THE FALLEN TREEAn Allegory on Handicaps (By Henry Close)

There are many different kinds of trees in a tropical rain forest.  Some are tall and slender, with leaves only at the very top.  Others have branches and limbs all up and down the trunks.  Some of the limbs point up toward the sky, while some point straight out or even downward.  On some the bark is soft and smooth, while on others it is rough and scratchy.  Some have large sturdy leaves, while others have leaves that are small and dainty.  The fruits may be large or small, sweet or not so sweet.  Each tree has its own characteristics, its own ways to survive, its own functions.

This great diversity invites and supports a great variety of living beings.  Birds and butterflies, ferns and orchids, monkeys and even certain kinds of frogs and snails make their homes in the trees of these forests.

In one of the rain forests of South America, there was a beautiful young Lydiamosa tree.  These trees grow very slowly as they stretch upward, to take their place among the other tall and stately trees of the forest.  They reach toward the warm sun that bathes their leaves with light, and stretch their roots outward to find support and nutrients.

One Lydiamosa tree was particularly striking.  The seed from which she had sprouted had fallen under the edge of a huge rock.  So as the little tree grew, she had to work her way around this terrible obstacle.  There was a big scar all along one side where she had scraped against the rock, trying to establish her place in the forest.  But she did grow, and became a fine young tree.

As the tree grew taller and taller, she began to imagine what it would be like to be fully grown.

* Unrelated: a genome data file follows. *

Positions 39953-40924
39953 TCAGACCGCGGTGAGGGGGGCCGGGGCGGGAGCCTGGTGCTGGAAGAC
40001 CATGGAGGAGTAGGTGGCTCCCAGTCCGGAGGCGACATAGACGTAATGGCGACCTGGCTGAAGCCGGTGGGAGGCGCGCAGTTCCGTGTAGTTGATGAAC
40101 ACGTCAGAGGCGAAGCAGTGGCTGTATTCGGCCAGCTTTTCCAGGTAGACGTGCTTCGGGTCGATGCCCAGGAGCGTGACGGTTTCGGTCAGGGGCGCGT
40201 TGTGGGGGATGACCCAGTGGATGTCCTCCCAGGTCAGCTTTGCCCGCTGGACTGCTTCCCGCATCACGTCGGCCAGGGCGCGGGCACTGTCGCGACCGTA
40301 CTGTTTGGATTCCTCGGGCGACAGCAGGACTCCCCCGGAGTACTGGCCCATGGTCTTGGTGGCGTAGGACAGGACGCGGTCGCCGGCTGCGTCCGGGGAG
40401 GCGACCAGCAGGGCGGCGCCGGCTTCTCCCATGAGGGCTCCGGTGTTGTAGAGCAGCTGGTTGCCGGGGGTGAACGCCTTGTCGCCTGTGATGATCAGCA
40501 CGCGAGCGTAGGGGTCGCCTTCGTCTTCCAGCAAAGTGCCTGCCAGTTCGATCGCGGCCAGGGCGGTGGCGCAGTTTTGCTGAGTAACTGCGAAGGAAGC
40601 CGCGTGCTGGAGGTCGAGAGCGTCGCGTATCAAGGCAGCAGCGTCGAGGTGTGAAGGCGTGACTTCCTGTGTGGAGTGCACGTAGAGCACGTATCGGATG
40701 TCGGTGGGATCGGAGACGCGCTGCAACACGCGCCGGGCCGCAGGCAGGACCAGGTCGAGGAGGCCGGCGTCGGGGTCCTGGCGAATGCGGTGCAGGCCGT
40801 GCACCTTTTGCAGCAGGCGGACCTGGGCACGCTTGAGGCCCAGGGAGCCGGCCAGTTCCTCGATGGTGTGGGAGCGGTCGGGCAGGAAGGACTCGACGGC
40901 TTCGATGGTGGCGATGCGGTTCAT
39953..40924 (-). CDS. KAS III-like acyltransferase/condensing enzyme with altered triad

She gazed upward at the mature trees whose leaves formed the canopy of the forest.  There were great magnificent birds who nested in their branches:  eagles and falcons and osprey and others.  The trees seemed so proud to have these noble creatures living in their branches.  The little Lydiamosa tree longed for the time when she too would have a nest of eagles in her branches.

One day, there was a terrible storm in the forest.  The wind pulled and tugged on the branches as the raindrops beat against the leaves.  One of the old weathered giants of the forest was trying very hard to resist.  But when a fierce gust of wind struck him, he could resist no more, and fell.

As the giant tree fell to the ground, one of its large branches crashed against the young Lydiamosa tree.  She first tried to support the falling giant, but it was too heavy.  She then tried to squirm out of its grasp, but she could not.  In the end, she was pushed to the ground and pinned under the huge limb.

Finally the storm was over.  The little tree felt sore all over.  Many of her twigs and leaves had been blown away. Some of her branches had been scraped off as she fell.  Other branches were twisted into ugly, deformed shapes.  Some of her strongest limbs had been broken.